The S&P 500’s performance over this 10-year time period was exceptional. The index’s annualized return over the last 70 years was 7.47 percent. You start to see a greater cash drag in this 10-year window. The spread on returns in comparison to the trailing five years went from .48 percent a year to .74 percent a year.

1/1/2000 – 12/31/2019 20-Year Returns

20-Year Return Chart
20-Year Annualized Returns and Ending Values

Here’s where the data gets interesting. Portfolios 2 and 3 outperformed the S&P 500 over this 20-year time period. The cash drag on portfolio 3 compared to portfolio 2 was less than the 10-year and trailing 5-year annualized returns. In the 20-year period, the cash drag reduced performance between portfolio 2 and 3 by .17 percent on an annualized basis compared to .57 and .31 on the 10- and 5-year numbers, respectively.

The beta on portfolio 3 was identical to the 10-year return, and just slightly higher at .643 for portfolio 2.

Final Thoughts

Keeping a higher weighting of cash in a portfolio can provide you with flexibility. But the added flexibility may come at a cost. Hindsight shows that in the last 5- and 10-year time periods, staying fully invested was best from a return’s perspective. But if you go back 20 years, not only did you outperform the S&P 500, but you also held 10 percent of your money in cash which was a definite win. However, like most investment decisions, these will be specific to each investor. You should talk with your advisor to determine which option is best for your specific goals.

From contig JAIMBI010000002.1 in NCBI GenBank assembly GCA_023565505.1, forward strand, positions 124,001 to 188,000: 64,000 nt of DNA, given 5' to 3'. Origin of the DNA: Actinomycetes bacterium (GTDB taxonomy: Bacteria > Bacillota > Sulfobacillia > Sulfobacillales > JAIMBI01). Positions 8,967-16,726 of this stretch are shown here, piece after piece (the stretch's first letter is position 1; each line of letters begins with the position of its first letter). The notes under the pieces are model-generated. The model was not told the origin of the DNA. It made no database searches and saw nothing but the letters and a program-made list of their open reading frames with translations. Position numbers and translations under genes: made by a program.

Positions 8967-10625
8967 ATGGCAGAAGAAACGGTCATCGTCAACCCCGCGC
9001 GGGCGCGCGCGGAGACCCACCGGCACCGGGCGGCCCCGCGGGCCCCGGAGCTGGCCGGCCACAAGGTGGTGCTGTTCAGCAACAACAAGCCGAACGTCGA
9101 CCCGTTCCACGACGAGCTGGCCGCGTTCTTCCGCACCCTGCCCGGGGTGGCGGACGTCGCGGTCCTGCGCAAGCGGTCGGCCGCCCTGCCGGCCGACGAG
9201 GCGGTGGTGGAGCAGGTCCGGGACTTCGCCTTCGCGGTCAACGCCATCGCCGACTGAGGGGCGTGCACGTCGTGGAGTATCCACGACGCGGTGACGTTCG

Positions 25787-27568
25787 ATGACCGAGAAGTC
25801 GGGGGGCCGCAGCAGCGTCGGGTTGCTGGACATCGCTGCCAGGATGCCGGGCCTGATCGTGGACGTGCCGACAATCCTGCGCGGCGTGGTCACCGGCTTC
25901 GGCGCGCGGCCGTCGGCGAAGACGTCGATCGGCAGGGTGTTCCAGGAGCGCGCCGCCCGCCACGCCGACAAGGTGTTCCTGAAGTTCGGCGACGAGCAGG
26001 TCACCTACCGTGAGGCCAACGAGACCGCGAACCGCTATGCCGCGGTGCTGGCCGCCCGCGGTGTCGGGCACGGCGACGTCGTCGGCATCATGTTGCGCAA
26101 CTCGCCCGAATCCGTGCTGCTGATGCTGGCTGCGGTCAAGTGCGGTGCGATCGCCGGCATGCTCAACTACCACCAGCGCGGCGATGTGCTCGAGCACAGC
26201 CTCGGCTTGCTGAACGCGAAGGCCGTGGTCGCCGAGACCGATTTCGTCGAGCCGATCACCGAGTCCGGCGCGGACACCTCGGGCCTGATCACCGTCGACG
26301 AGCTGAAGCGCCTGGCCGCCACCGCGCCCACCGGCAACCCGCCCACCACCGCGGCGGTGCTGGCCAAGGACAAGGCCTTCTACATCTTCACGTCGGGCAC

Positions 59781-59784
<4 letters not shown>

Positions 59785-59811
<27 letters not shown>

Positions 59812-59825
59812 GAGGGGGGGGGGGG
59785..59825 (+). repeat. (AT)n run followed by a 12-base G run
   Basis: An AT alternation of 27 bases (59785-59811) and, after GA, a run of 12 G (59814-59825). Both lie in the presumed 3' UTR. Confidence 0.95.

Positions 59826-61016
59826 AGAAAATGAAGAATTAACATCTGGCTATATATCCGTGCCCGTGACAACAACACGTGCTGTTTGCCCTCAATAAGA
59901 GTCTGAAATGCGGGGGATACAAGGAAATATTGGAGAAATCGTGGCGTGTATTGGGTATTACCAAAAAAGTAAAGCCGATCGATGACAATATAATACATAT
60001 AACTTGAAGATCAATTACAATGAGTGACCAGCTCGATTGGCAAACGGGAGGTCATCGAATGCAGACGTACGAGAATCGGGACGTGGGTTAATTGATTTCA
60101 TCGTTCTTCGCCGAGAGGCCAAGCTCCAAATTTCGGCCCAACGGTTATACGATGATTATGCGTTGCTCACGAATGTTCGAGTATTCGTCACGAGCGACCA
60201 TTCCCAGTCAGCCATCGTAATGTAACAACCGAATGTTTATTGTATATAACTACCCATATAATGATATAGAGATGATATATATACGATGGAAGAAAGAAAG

The information contained in this report does not purport to be a complete description of the securities, markets, or developments referred to in this material. The information has been obtained from sources considered to be reliable, but we do not guarantee that the foregoing material is accurate or complete. Any opinions are those of John Geffert and not necessarily those of Raymond James. Expressions of opinion are as of this date and are subject to change without notice. There is no guarantee that these statements, opinions or forecasts provided herein will prove to be correct. Investing involves risk and you may incur a profit or loss regardless of strategy selected. Individual investor’s results will vary. Past performance does not guarantee future results. Future investment performance cannot be guaranteed, investment yields will fluctuate with market conditions. The investment profile is hypothetical, and the asset allocations are presented only as examples and are not intended as investment advice. Please consult with your financial advisor if you have questions about these examples and how they relate to your own financial situation. Keep in mind that individuals cannot invest directly in any index, and index performance does not include transaction costs or other fees, which will affect actual investment performance. The S&P 500 is an unmanaged index of 500 widely held stocks that is generally considered representative of the U.S. stock market. The Bloomberg Barclays US Aggregate Bond Index is a broad-based flagship benchmark that measures the investment grade, US dollar-denominated, fixed-rate taxable bond market.